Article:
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Car-crashin' Utahns get their own TV show, 'Kings of Crash'

Published February 8, 2013 9:32 am

Television • Local demolition derby takes center stage in Velocity's new show.
This is an archived article that was published on sltrib.com in 2013, and information in the article may be outdated. It is provided only for personal research purposes and may not be reprinted.

The Velocity channel is about to share a little bit of Utah subculture with America, and it's not what you might expect.

The new series "Kings of Crash" is all about folks obsessed with building and crashing cars. All about what goes into making demolition derby exciting and — believe it or not — distinctive to Utah.

"You guys are going to get a glimpse of derby, Utah-style," said TJ McPhee, a derby enthusiast and one of the stars of the show. "It's really unique to Utah. It's not like everywhere else where you've got a bunch of rednecks wrecking Grandma's car."

McPhee and his friends and competitors aren't under any illusions. They know what most people's perception of demolition derby is, and they know the series is accompanied by hillbillyish music and features a narrator with a Southern accent.

Velocity's attraction to Utah demolition derby is due to the difference from what you'll find on the East Coast and Midwest. In Utah, they put 10 cars in the arena at a time. Back East, they'll put 25 or 30, which means much less room to maneuver and much lower speeds, and heats that last an hour or two.

In Utah, drivers have to make a hit every 60-90 seconds. The heats are 10-12 minutes long; the main competitions are 7 minutes long. "We have all this space," said James "Gumby" Simko. "And when you have space, it creates havoc."

Added McPhee: "That's when you see a good show."

Not surprisingly, there's a Mormon element to this Utah-based show. Simko — aka the Stormin' Mormon — said he's "out to prove Mormons do have fun" and dispel other stereotypes.

"I don't have a bunch of wives,"said Simko, a serious driver who also serves as the show's comic relief. "Heck, I can't even seem to land one of them."

To outsiders, the derby crowd can seem a bit obsessed. More than a bit, actually. Just listen to Katy and Ryan Sweat. "The first day I got to watch Ryan drive in a derby was the day after our first child was born," said Katy Sweat, who is also a driver. "He was going to leave me at the hospital, and I didn't want to be there. We had gotten the job done, so it was time to go home."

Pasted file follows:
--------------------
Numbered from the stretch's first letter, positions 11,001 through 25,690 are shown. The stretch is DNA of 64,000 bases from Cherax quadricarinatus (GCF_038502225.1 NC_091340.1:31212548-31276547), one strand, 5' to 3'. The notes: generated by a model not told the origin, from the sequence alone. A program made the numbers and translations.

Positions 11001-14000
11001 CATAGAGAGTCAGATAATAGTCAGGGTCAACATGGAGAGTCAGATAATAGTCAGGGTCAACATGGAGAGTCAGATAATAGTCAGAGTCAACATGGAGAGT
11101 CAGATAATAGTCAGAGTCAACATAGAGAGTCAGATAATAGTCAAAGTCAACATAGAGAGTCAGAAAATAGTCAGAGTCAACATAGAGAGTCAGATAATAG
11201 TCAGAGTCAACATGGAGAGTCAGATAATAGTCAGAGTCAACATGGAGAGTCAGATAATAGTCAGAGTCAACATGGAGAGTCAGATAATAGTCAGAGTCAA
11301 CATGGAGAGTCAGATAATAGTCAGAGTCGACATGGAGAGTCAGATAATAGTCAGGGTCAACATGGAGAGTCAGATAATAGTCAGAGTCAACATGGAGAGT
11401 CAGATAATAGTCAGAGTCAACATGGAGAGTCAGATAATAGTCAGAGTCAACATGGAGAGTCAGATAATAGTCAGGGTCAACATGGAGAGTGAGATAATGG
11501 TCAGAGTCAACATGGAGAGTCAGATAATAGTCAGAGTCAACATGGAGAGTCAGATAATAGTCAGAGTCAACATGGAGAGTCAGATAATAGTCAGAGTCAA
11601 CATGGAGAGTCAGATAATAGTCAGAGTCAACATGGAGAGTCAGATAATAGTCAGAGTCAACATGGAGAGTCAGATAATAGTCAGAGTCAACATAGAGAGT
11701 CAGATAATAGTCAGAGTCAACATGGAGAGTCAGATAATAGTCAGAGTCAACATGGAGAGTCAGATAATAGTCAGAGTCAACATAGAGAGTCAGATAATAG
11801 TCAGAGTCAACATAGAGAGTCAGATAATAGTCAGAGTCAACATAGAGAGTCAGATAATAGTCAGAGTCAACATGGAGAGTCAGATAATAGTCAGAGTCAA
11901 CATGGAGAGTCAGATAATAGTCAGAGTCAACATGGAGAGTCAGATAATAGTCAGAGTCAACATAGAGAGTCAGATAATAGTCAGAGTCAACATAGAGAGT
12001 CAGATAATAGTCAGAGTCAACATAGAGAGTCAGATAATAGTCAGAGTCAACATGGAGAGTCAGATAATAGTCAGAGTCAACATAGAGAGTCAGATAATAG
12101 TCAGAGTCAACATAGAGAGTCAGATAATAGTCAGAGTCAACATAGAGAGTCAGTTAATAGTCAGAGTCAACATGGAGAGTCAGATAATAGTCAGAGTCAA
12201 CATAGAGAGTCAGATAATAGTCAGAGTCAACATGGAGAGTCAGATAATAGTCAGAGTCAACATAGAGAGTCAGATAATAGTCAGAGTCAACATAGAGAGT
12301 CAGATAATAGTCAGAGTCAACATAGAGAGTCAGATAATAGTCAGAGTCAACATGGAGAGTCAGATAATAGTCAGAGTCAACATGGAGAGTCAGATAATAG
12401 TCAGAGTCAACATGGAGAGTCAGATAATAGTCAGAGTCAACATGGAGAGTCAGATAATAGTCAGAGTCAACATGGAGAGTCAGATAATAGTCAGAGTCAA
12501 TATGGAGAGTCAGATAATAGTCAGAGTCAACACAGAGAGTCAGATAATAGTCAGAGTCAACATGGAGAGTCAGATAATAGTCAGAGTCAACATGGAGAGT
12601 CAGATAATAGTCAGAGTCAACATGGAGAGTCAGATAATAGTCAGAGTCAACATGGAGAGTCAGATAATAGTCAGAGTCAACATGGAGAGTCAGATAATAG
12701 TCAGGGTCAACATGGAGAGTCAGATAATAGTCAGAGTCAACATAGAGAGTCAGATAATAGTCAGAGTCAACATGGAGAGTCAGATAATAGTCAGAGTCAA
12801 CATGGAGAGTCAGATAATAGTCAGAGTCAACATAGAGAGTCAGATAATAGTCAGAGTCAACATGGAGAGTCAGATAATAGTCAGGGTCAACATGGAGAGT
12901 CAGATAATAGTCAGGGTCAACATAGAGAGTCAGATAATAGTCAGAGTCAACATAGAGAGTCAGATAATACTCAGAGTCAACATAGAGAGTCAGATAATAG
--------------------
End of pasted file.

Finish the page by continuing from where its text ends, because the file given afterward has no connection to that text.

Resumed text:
Ryan Sweat: "I told her, 'You either have the baby before the derby, or after the derby.' "

Clearly, "derby mentality," as Simko would say.

Filmed in the summer of 2012, "Kings of Crash" follows a group of Utahns as they build their cars and compete in a series of derbies. The competitions are jaw-droppingly crazy, with collisions you can almost feel through the TV. It's not exactly safe, but it's not as dangerous as it looks, the drivers insist.

"I feel safer in that derby car than going down the freeway," said Ryan's brother, driver Mont Sweat."I honestly do. We put cages in these things. We wear seatbelts. We're padded. We put padding all over. We wear helmets, gloves. Some guys even go so far as to wear fire suits.

"But we're sore the next day," he added with a laugh. "Don't get me wrong."

The show also reveals some family drama. Ryan and Katy Sweat say they are in it together, but the time and money that go into demolition derby cause conflict in some other families.

It's more than a hobby. Competitors may spend 60-80 hours a week working on their cars, which can cost between $4,000 and $7,000. "And that's minimal build without getting too crazy," McPhee said.

The voice-over on "Kings of Crash" tells viewers that the prize money is better in Utah than in other parts of the country — as much as $5,000 for first place. But the show doesn't explain that the expense required to be competitive means derby competitions are far from money-making operations.

"Understand, you can get into a derby a lot cheaper than that," Simko said. "But if you want to be competitive — if you want to have some fun — you have to invest."

It's a measure of the competitiveness of the drivers that the Mad Dog trophy — given to the most aggressive driver — may well be more highly prized than first place, even though it pays considerably less — $750 in the first episode.

"I'd like the money, sure," Ryan Sweat said. "But winning Mad Dog is bigger to me."

"Kings of Crash" is proving to be a revelation, even to the people in it. The footage of the competition — some of it shot by cameras mounted inside the cars — is nothing short of astonishing.

"When you're in a car, you do not have a clue what your body's doing," Simko said. "But when Velocity put the cameras in our cars and we saw it for the first time, we were, like, 'Oh my gosh.'

"I thought, 'I don't want the wife to see this because she's not going to let me do it anymore.' "

spierce@sltrib.com —


"Kings of Crash" premieres Sunday, Feb. 10, at 8 and 11 p.m. on Velocity. Episodes will repeat Tuesdays at 8 and 11 p.m. In Utah, Velocity is on Channel 663 on Comcast; Channel 281 on DirecTV; and Channel 364 on Dish Network.






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